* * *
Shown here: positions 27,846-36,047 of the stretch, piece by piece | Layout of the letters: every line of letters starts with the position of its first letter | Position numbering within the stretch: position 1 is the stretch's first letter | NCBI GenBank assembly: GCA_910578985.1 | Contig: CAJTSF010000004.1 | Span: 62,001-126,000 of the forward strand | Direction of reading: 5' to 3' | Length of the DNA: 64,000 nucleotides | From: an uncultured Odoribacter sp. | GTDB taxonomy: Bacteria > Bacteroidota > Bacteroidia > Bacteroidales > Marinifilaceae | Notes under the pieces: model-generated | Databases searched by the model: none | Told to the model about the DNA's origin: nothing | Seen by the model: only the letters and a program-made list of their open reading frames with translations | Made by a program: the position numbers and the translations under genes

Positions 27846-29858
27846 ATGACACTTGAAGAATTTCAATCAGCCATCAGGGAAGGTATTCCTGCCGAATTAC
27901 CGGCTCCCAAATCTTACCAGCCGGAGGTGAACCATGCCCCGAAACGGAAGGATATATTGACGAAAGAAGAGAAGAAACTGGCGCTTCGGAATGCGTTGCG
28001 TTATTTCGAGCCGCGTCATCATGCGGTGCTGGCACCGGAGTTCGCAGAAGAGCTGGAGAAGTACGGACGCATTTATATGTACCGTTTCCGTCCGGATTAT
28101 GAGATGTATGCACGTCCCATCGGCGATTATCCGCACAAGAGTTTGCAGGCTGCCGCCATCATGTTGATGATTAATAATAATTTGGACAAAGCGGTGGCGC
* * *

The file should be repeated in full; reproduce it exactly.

Shown here: positions 27,846-36,047 of the stretch, piece by piece | Layout of the letters: every line of letters starts with the position of its first letter | Position numbering within the stretch: position 1 is the stretch's first letter | NCBI GenBank assembly: GCA_910578985.1 | Contig: CAJTSF010000004.1 | Span: 62,001-126,000 of the forward strand | Direction of reading: 5' to 3' | Length of the DNA: 64,000 nucleotides | From: an uncultured Odoribacter sp. | GTDB taxonomy: Bacteria > Bacteroidota > Bacteroidia > Bacteroidales > Marinifilaceae | Notes under the pieces: model-generated | Databases searched by the model: none | Told to the model about the DNA's origin: nothing | Seen by the model: only the letters and a program-made list of their open reading frames with translations | Made by a program: the position numbers and the translations under genes

Positions 27846-29858
27846 ATGACACTTGAAGAATTTCAATCAGCCATCAGGGAAGGTATTCCTGCCGAATTAC
27901 CGGCTCCCAAATCTTACCAGCCGGAGGTGAACCATGCCCCGAAACGGAAGGATATATTGACGAAAGAAGAGAAGAAACTGGCGCTTCGGAATGCGTTGCG
28001 TTATTTCGAGCCGCGTCATCATGCGGTGCTGGCACCGGAGTTCGCAGAAGAGCTGGAGAAGTACGGACGCATTTATATGTACCGTTTCCGTCCGGATTAT
28101 GAGATGTATGCACGTCCCATCGGCGATTATCCGCACAAGAGTTTGCAGGCTGCCGCCATCATGTTGATGATTAATAATAATTTGGACAAAGCGGTGGCGC